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Arbitration Discourse in Asia

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Edited By Vijay K. Bhatia and Maurizio Gotti

Arbitration is the most widely used alternative method to resolve commercial disputes between parties. Since arbitration in international contexts is equally applicable to legal traditions across the world, there has been incessant effort on the part of all jurisdictions to harmonize principles and practices to establish a unified system of arbitration. As differences are difficult to reconcile, there has been quite a bit of interest and effort invested in the study of some of the key issues and challenges in the field.
This volume reports on one such initiative undertaken by an interdisciplinary project, whose main objective is to investigate the norms and arbitral practices in some important Asian countries from the point of view of discursive practices prevalent in these jurisdictions.
The project focuses on the documents used in arbitration in the main Asian countries and compares them with those employed in other continents. The investigated texts include not only norms and awards, but also interviews with professionals in the field so as to gain direct insights into the linguistic and textual choices employed in the drafting of these documents.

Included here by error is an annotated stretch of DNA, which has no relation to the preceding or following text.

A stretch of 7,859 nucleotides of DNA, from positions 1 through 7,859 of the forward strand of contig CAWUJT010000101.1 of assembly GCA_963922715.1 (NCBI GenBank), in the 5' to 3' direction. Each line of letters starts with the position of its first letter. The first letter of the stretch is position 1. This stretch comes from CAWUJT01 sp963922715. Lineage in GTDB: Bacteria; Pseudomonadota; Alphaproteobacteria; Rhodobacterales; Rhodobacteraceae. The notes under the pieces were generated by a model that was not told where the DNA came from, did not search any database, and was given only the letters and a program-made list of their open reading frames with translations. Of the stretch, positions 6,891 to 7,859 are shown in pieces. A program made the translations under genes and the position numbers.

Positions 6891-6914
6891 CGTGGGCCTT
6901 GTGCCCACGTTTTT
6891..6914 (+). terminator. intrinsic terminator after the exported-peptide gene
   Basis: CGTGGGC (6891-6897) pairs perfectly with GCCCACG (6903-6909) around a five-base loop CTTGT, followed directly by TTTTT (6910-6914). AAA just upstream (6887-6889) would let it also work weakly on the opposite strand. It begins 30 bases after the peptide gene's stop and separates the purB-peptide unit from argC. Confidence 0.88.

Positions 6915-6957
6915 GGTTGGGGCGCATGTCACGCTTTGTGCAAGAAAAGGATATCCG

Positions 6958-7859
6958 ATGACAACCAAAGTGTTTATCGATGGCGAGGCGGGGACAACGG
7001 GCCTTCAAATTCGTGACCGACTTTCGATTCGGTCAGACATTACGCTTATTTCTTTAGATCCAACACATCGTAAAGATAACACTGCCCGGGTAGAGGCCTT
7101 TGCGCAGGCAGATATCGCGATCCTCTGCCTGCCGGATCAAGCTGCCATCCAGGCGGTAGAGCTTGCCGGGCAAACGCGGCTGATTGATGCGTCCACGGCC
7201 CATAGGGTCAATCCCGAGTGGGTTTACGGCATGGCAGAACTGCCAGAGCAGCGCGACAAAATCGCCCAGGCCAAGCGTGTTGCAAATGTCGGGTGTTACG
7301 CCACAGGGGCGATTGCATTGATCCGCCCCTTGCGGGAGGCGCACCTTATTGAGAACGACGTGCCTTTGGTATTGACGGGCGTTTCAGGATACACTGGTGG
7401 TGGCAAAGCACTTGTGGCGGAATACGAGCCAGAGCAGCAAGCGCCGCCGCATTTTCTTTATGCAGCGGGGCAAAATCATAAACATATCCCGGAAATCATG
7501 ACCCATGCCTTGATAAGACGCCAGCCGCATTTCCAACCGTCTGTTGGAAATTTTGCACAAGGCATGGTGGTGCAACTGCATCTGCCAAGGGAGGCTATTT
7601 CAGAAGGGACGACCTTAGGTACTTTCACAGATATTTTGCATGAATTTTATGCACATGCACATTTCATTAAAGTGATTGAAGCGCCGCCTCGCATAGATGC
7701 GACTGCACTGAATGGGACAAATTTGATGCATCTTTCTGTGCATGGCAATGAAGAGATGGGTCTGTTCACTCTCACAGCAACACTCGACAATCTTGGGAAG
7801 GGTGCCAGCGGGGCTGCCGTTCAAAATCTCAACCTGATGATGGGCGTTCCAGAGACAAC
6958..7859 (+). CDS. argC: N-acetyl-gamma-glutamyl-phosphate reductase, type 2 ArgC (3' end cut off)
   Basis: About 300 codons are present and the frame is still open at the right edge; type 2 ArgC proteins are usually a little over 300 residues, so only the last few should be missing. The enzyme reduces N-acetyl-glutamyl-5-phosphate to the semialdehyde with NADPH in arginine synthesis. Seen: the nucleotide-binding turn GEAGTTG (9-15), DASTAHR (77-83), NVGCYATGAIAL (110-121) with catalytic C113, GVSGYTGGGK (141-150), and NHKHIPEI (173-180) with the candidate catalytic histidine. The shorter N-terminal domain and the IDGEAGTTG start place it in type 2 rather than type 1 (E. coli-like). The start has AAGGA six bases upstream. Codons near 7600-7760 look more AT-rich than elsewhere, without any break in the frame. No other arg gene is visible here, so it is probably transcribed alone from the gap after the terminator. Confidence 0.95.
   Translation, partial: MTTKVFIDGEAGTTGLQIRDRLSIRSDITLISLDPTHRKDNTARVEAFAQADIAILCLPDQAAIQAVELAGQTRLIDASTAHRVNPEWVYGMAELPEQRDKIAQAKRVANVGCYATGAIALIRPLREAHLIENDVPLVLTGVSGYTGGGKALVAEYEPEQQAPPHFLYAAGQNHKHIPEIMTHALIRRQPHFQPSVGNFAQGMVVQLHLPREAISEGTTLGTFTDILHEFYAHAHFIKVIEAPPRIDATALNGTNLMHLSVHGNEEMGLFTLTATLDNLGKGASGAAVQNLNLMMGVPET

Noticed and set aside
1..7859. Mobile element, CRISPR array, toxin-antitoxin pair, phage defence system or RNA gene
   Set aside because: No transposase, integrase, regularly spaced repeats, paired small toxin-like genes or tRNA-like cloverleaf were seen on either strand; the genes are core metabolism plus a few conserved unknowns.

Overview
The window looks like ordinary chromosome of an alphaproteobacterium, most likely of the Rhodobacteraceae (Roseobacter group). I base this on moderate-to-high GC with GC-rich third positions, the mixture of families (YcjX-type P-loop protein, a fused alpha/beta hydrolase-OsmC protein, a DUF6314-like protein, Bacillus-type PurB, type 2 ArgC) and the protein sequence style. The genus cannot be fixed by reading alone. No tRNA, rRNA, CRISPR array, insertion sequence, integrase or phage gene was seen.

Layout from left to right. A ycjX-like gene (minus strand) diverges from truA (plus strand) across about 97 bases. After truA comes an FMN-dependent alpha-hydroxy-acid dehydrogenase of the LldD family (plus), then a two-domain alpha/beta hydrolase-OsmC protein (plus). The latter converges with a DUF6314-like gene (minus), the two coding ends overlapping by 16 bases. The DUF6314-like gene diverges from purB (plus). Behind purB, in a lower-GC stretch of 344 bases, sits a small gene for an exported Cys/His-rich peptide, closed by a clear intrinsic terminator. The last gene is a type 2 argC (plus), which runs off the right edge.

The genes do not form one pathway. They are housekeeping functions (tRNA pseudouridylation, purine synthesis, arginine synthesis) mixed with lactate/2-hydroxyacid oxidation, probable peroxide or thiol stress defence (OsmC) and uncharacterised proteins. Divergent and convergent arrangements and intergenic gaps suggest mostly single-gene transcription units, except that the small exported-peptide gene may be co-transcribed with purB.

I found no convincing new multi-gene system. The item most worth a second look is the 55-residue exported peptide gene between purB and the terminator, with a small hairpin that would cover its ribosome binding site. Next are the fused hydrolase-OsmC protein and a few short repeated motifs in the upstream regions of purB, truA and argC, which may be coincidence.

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Introduction

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1. Arbitration discourse in Asia

Arbitration is the most widely used alternative dispute resolution method to resolve commercial disputes between parties. International commercial arbitration is considered a creature of party agreement as it crucially depends on the parties’ agreement to resolve disputes through private adjudication by a single arbitrator, or a tribunal of more than one, appointed in accordance with rules of a specific arbitration institution that the parties themselves have agreed to adopt, usually by including an arbitration clause in their contract. The practice of international arbitration has developed in a manner to allow parties from different legal and cultural backgrounds to use any variety of English or other language to resolve their disputes without any interference from the system of courts. Since arbitration in international contexts is equally applicable to all jurisdictions and legal traditions across the world, there has been incessant effort on the part of all jurisdictions to harmonize principles and practices to establish and follow a unified system of arbitration, which is not an easy task. Local laws, arbitrators’ background, experience and expertise, language preference, and socio-political as well as economic considerations, in addition to differences in jurisdictional constraints and contestations are often difficult to reconcile, and hence there has been quite a bit of interest and effort invested in the study of some of the key issues and challenges in the field.

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